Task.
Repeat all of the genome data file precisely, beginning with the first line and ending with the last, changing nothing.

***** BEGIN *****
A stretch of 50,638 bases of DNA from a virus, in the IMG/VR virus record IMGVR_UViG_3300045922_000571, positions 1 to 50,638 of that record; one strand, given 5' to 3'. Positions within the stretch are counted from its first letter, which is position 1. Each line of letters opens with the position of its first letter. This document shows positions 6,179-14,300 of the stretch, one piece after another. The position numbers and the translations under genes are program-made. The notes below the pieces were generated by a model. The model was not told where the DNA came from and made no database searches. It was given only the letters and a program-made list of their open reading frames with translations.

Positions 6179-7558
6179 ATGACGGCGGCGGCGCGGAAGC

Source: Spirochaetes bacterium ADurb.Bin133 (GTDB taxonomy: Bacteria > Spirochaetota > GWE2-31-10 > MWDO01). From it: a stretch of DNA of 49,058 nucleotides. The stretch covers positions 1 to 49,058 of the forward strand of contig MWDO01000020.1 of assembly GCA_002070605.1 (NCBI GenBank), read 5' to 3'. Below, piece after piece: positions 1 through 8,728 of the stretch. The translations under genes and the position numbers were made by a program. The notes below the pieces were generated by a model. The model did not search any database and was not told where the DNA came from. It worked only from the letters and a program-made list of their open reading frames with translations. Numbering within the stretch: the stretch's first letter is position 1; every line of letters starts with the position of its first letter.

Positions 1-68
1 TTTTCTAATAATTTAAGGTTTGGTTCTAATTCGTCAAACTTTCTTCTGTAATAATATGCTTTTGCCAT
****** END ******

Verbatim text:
A stretch of 50,638 bases of DNA from a virus, in the IMG/VR virus record IMGVR_UViG_3300045922_000571, positions 1 to 50,638 of that record; one strand, given 5' to 3'. Positions within the stretch are counted from its first letter, which is position 1. Each line of letters opens with the position of its first letter. This document shows positions 6,179-14,300 of the stretch, one piece after another. The position numbers and the translations under genes are program-made. The notes below the pieces were generated by a model. The model was not told where the DNA came from and made no database searches. It was given only the letters and a program-made list of their open reading frames with translations.

Positions 6179-7558
6179 ATGACGGCGGCGGCGCGGAAGC

Source: Spirochaetes bacterium ADurb.Bin133 (GTDB taxonomy: Bacteria > Spirochaetota > GWE2-31-10 > MWDO01). From it: a stretch of DNA of 49,058 nucleotides. The stretch covers positions 1 to 49,058 of the forward strand of contig MWDO01000020.1 of assembly GCA_002070605.1 (NCBI GenBank), read 5' to 3'. Below, piece after piece: positions 1 through 8,728 of the stretch. The translations under genes and the position numbers were made by a program. The notes below the pieces were generated by a model. The model did not search any database and was not told where the DNA came from. It worked only from the letters and a program-made list of their open reading frames with translations. Numbering within the stretch: the stretch's first letter is position 1; every line of letters starts with the position of its first letter.

Positions 1-68
1 TTTTCTAATAATTTAAGGTTTGGTTCTAATTCGTCAAACTTTCTTCTGTAATAATATGCTTTTGCCAT